Cosmology, Ecology, and the Energy of God

Cosmology, Ecology, and the Energy of God

Cosmology, Ecology, and the Energy of God

Cosmology, Ecology, and the Energy of God

Synopsis

This book brings together process and postmodern theologians to reflect on the crucial topic of energy, asking: What are some of the connections between energy and theology? How do ideas about humanity and divinity interrelate with how we live our lives? Its contributors address energy in at least three distinct ways. First, in terms of physics, the discovery of dark energy in 1998 uncovered a mysterious force that seems to be driving the inflation of the universe. Here cosmology converges with theological reflection about the nature and origin ofthe universe. Second, the social and ecological contexts of energy use and the current energy crisis have theological implications insofar as they are caught up with ultimate human meanings and values. Finally, in more traditional theological terms of divine spiritual energy, we can ask how human conceptions of energy relate to divine energy in terms of creative power.

Excerpt

What does energy have to do with theology? We face an energy crisis, an energy deficit, not only in material resources but also in terms of creative thinking. Theology is reflection about what concerns us ultimately, and many theologians and religious people give that object of ultimate concern the name God. Today we live in a world that is threatened in ecological and environmental ways, and many humans, including theologians, are drawing on traditional, modern, technical, and spiritual resources to reflect upon and provide resources to intervene with this situation. Eco-theology is a vital and important discourse, but there has been almost no explicit attention to the topic of energy from a theological perspective. One counterinstance, however, is Flora Keshgegian, who, toward the end of her book God Reflected: Metaphors for Life, invokes the metaphor of energy. She asks: “What happens to our image of God if the divine is understood to be energy for life? What difference would it make if God were not a being, but energy as the really real that makes life happen?”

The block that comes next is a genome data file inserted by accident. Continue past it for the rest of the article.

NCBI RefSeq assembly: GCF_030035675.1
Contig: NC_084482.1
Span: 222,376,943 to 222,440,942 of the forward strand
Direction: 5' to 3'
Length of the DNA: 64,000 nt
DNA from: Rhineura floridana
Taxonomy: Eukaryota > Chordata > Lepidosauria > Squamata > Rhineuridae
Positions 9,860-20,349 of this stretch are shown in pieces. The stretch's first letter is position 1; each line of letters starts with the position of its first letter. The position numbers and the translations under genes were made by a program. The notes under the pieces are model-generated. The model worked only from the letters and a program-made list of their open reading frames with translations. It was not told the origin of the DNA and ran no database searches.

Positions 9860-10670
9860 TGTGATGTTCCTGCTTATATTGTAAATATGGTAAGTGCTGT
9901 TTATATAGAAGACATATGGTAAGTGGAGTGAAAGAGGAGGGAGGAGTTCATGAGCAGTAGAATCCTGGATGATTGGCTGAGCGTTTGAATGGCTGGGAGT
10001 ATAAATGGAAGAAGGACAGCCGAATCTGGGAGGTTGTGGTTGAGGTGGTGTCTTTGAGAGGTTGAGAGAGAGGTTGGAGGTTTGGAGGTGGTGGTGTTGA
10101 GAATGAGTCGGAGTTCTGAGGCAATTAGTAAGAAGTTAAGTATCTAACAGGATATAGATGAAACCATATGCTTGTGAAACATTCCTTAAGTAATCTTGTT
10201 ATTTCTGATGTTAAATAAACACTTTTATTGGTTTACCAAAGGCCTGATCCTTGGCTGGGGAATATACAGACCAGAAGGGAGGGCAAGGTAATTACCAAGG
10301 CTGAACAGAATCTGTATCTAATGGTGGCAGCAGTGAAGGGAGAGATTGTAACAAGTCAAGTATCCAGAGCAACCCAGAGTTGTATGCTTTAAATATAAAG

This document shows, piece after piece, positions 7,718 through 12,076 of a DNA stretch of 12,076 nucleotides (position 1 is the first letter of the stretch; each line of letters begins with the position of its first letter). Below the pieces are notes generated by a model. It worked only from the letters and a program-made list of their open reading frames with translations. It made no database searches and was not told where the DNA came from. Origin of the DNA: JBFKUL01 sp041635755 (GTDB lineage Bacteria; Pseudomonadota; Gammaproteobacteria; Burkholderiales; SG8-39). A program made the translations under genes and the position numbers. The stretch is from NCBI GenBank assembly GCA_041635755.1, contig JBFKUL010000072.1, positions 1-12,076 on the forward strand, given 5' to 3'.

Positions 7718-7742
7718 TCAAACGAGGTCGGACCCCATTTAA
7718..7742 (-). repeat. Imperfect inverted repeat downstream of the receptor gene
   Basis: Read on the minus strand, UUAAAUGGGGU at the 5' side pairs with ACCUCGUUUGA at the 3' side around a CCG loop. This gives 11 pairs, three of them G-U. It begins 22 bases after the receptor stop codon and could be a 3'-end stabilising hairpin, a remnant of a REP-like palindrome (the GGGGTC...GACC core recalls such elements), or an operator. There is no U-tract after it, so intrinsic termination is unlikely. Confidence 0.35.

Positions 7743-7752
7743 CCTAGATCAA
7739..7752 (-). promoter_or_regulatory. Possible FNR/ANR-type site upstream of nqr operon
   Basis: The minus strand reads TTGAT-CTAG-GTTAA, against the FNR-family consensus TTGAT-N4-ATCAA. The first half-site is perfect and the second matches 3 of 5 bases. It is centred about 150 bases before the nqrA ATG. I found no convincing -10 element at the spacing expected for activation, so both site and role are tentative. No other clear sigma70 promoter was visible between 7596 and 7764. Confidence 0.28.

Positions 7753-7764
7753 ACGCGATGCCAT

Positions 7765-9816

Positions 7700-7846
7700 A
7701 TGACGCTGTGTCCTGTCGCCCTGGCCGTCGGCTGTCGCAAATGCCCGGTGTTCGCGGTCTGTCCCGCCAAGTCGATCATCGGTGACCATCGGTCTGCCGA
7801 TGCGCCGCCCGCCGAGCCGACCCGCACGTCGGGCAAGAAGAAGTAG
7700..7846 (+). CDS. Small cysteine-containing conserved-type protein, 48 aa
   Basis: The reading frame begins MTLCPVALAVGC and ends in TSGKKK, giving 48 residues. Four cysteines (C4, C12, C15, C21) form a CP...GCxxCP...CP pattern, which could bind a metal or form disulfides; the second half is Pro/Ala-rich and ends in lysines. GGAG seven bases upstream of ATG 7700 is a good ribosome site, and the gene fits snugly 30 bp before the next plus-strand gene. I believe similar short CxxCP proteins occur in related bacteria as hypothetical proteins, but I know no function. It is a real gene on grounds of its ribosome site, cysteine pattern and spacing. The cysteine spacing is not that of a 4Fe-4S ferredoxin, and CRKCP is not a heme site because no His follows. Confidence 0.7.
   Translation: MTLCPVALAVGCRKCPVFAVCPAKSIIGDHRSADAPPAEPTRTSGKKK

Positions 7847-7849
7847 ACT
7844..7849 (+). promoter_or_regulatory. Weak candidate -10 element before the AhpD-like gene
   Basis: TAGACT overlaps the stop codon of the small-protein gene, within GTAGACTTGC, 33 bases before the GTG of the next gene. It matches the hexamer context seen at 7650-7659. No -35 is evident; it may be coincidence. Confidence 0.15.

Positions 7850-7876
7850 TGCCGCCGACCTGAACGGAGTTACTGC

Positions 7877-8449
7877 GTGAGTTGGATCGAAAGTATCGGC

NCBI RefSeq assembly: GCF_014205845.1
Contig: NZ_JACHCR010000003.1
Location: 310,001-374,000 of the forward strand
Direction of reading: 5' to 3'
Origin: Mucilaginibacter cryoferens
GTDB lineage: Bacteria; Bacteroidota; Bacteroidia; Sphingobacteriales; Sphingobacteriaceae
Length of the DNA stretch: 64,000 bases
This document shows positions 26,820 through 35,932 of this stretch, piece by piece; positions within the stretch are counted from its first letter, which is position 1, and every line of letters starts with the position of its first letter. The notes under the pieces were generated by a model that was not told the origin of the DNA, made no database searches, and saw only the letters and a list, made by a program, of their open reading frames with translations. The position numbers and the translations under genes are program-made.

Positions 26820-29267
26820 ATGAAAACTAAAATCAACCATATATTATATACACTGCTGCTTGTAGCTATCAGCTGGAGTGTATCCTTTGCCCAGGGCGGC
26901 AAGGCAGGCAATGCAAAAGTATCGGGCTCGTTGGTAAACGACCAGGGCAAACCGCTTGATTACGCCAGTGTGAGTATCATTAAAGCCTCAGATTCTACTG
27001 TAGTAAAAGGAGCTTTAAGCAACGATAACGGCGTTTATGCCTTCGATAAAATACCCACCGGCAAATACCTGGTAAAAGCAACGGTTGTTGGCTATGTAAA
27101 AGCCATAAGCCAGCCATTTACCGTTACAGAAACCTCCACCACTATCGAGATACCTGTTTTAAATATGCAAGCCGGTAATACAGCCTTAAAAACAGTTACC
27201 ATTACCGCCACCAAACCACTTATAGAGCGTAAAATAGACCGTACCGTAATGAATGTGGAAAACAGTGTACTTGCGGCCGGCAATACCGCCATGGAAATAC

Following upon Keshgegian's question, Cosmology, Ecology, and the Energy of God brings together a group of essays by creative theologians and theorists of religion on the interdisciplinary topic of energy. The contribu-

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